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Discussion in 'Clarity' started by David in TN, Dec 31, 2018.
Brake pad vendors will go bankrupt if everyone drives like me,
I had the same thing happen to me just once. The pump kept clicking off even though I knew it wasn't full yet. I had to estimate my fill up. I tried to listen to the fuel rising up the tank. Anyway, it didn't happen again so I suspect it was the pump.
That's about my average if I'm driving 50-60 mph. If I'm driving faster, the mileage drops as expected. This is a 2-ton car. It gets incredible gasoline mileage.
I wonder how much weight makes a difference in this car to the mpg.
For example would carrying an extra 50 lbs. make a measurable difference?
It would make a difference but you would have to make really good measurements. From the EPA Fuel Economy website: Avoid keeping unnecessary items in your vehicle, especially heavy ones. An extra 100 pounds in your vehicle could reduce your MPG by about 1%. The reduction is based on the percentage of extra weight relative to the vehicle's weight and affects smaller vehicles more than larger ones.
Eight gallons of gasoline weighs about fifty pounds. Taking this unverified factoid at face value, we're talking about 0.5%. While I am for avoiding unnecessary items, I'm going to keep a full tank of gas, especially in the Winter.
Interesting.... Based on @Chuck and @MNSteve info that would mean about .2 mpg difference between empty vs. full and once you take into consideration this is a 2 ton probably closer to .1 mpg difference. There are so many things that would cause you to gain or loose .1 including just measurement error that it isn’t even worth thinking about it. MNSteve, good idea full tank not only is safer in winter but also keeps out air and moisture from the tank. Nice to know it isn’t affecting our mileage in any measurable fashion.
I’ve been getting low to mid 30s for highway trips at 75 mph. Definitely a disappointment.
I am constantly amazed at the people who complain about gas mileage or EV range and then disclose that they drive 75 or 80 mph most of the time.
The EPA highway test is maximum 60 mph and averages 48 mph. At 75 mph you use 56% more energy relative to 60 mph, and range will be 36% lower. 64% of the 42 mpg rating is only 27 mpg, and 64% of the 48 mile EV range is 31 miles.
If those are normal speeds on the roads you drive, then fine, but realize that you are going to be below the average for mpg and range. I commute at a steady 60 mph and have always exceeded EPA ratings by 10% in any car.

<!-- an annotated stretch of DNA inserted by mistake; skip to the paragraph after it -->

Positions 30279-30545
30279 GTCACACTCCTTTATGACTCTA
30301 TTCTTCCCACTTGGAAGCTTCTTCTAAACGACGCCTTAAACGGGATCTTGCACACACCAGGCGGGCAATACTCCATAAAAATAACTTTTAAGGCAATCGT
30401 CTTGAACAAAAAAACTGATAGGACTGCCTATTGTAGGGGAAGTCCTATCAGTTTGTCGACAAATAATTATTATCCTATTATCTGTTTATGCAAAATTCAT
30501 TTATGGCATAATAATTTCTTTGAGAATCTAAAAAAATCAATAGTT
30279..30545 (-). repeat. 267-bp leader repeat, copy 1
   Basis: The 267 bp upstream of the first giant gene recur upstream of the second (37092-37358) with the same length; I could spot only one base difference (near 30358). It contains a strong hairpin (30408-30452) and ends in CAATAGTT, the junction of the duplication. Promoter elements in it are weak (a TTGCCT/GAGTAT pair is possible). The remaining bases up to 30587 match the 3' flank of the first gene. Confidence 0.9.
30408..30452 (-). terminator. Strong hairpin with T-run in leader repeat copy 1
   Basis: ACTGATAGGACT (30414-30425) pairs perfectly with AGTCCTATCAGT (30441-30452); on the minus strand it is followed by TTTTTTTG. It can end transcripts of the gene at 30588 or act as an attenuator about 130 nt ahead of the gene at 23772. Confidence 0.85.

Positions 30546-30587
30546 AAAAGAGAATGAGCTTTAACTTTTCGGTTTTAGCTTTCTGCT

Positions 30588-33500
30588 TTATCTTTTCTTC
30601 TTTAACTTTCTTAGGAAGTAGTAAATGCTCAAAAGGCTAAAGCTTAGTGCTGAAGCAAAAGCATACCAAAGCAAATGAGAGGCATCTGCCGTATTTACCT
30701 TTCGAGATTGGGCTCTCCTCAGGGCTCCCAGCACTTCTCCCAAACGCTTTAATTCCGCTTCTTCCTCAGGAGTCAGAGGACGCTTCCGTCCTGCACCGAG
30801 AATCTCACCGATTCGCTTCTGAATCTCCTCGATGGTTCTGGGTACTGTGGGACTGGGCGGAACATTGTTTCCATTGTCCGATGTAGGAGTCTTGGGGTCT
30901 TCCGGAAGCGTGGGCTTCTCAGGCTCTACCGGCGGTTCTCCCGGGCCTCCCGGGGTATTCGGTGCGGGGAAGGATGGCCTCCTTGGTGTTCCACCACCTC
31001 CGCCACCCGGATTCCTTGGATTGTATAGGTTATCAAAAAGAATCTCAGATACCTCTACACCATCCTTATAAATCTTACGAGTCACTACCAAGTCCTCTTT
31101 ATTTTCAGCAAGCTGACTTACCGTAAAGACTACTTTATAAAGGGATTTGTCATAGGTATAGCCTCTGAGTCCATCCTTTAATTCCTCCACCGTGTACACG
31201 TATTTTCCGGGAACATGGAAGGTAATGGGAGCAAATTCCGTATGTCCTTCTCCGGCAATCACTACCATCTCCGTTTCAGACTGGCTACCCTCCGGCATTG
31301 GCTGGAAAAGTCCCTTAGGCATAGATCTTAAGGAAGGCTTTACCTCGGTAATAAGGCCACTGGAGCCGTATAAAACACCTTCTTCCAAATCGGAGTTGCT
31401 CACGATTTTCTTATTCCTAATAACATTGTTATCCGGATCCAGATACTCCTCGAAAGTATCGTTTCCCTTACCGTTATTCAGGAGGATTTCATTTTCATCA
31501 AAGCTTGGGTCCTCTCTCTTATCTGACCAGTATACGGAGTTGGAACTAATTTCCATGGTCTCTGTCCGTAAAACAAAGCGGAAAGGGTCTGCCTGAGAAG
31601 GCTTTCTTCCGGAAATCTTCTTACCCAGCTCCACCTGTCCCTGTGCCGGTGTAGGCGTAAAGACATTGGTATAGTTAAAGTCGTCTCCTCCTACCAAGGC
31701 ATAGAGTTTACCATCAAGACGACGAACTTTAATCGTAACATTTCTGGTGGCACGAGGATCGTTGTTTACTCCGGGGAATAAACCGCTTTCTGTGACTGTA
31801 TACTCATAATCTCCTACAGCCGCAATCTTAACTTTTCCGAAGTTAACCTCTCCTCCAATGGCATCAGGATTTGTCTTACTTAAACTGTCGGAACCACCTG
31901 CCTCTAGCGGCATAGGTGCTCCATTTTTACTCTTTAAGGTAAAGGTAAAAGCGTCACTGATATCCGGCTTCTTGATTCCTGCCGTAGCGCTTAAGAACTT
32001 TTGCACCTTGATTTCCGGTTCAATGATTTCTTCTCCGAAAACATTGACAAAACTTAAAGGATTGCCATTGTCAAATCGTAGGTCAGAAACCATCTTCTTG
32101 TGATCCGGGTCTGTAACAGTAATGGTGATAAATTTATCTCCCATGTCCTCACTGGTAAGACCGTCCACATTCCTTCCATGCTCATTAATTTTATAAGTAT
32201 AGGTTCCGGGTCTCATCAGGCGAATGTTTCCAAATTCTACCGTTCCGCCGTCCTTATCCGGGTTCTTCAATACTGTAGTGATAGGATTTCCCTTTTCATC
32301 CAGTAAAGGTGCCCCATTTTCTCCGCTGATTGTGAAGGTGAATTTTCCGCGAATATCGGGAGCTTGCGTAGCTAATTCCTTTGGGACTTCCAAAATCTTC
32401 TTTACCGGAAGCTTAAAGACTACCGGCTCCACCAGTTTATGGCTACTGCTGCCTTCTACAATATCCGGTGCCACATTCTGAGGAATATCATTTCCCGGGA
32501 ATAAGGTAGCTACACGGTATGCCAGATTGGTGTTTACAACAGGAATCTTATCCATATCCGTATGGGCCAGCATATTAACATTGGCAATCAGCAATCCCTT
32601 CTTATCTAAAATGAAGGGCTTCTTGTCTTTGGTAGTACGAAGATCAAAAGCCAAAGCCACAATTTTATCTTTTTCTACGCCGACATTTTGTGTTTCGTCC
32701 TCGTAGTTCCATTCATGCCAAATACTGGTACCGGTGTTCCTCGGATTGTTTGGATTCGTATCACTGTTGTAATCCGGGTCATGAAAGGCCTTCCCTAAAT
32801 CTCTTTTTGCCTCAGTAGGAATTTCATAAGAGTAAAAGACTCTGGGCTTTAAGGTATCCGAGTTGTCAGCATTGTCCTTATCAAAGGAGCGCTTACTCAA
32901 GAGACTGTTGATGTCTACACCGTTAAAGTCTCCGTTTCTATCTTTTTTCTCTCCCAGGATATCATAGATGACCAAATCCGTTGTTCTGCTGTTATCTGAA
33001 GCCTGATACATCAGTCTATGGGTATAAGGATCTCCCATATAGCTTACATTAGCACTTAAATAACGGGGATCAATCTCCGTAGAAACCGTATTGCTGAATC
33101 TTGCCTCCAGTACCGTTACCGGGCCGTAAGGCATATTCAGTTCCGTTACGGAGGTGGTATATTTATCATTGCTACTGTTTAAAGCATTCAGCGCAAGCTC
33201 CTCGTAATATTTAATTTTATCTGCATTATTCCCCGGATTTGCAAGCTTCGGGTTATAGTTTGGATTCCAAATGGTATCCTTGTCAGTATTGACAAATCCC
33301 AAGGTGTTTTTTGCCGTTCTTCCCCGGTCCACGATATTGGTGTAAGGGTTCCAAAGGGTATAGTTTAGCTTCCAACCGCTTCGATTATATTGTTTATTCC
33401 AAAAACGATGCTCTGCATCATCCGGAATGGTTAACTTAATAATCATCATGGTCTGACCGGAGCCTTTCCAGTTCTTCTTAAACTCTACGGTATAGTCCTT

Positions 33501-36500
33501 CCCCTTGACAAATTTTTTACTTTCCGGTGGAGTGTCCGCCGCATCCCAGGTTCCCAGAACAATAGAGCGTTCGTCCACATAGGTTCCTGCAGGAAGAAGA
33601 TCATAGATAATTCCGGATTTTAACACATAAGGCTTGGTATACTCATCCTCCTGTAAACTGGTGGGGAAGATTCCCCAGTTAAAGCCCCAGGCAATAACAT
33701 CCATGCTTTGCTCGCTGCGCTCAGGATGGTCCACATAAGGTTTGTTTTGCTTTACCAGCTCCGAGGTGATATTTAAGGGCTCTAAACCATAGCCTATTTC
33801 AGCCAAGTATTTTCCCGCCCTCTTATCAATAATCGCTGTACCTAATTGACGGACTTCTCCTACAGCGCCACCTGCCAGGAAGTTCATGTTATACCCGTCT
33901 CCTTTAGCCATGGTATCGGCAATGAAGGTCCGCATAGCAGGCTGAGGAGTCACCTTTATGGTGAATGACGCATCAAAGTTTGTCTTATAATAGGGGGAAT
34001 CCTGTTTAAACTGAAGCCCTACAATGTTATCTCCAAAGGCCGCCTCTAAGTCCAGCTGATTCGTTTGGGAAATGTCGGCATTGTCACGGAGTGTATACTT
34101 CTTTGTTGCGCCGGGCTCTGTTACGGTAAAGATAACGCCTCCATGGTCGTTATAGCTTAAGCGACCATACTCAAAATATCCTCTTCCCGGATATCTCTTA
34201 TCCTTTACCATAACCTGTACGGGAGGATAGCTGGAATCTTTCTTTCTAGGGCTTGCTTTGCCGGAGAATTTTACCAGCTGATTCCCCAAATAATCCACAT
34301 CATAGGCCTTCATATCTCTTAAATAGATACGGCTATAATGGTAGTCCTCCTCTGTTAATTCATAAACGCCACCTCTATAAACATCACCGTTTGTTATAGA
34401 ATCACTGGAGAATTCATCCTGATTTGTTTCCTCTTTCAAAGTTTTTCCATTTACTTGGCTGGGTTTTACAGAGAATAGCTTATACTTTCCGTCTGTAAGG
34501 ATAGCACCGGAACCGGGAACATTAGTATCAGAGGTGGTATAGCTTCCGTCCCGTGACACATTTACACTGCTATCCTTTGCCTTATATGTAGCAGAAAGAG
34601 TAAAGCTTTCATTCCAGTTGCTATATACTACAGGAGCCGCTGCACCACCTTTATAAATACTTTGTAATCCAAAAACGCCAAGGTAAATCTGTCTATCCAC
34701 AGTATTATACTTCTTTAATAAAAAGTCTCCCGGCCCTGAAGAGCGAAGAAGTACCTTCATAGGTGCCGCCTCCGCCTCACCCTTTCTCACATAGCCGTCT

My philosophy on this is that driving 80 instead of 70 saves me 10 miles for each hour I am on the road. That translates to 8.5 minutes. Is 8.5 minutes worth the increased gas consumption and the increased stress of driving 80 instead of the speed limit? I can envision a few cases where it might be, but generally I poke along at the speed limit. I find it more restful, more economical, and the time saved is not worth the extra hassle. Your mileage may vary (pun intended). If traffic is moving at 80 and I feel like I'm impeding traffic flow, I might drive a bit faster. Or not.
Stipulated that there are times when Interstates are the best option, but State Roads are often lightly traveled and have decent speed limits. And often better scenery as well.
I fully agree with you. Here in the East, I find I'm happy sticking near the 70 mph speed limits. I also found that when I don't speed as much, driving is less stressful and so I can drive for longer stretches - in other words, I may be making up the majority of the time "lost" by not needing to stop for breaks as much. As for the rest of the time, if I'm going to take a 5 hour trip, do I really care if I get there 20 minutes earlier?
Heh. I overall agree with you, but I have discovered that not all lines on the map are created equal. I have been burned by deciding to take State roads because they looked more interesting, only to discover that they were TOO interesting, being curvy, hilly, narrow, and sometimes all of the above. I guess the grass is always greener, but after an hour or so of that kind of road, I begin to yearn for the boring Interstate.
Here in VT we only have one interstate. It is curvy and hilly, 65 mph speed limit, no billboards (if you don't know where you're going we're not going to tell you) , just trees and fields.
I agree with you 100%, keeping the tank full is just plain good planning ahead, plus the benefit of keeping moisture out of the fuel system. I'm taking it slightly further by only putting 100% gasoline in the fuel tank. I've learned my lesson regarding E10 fuel in my small engines.
PSA: My HV range is more accurate now. It now reads 302 HV miles after almost running out of gas, filling up and driving in EV mode for 15 miles (note: first it read 329 HV miles). This is after going 35 miles past the fuel warning light in HV mode. When the attendant filled my gas up, the receipt read 6.75 gallons. Not quite anywhere near the OP, but then again I still had gas left in the tank.
Or, you found a gas station that is ripping off consumers.
If you over pump a modern car you’re just fillling your vapor recovery canister with gas and/or giving back gasoline to the station through their vapor recovery hose that feeds it back into their tank. Neither of which is doing your car any good and perhaps even some damage. Who know how the pressurized tank of the Clarity will handle being overfilled.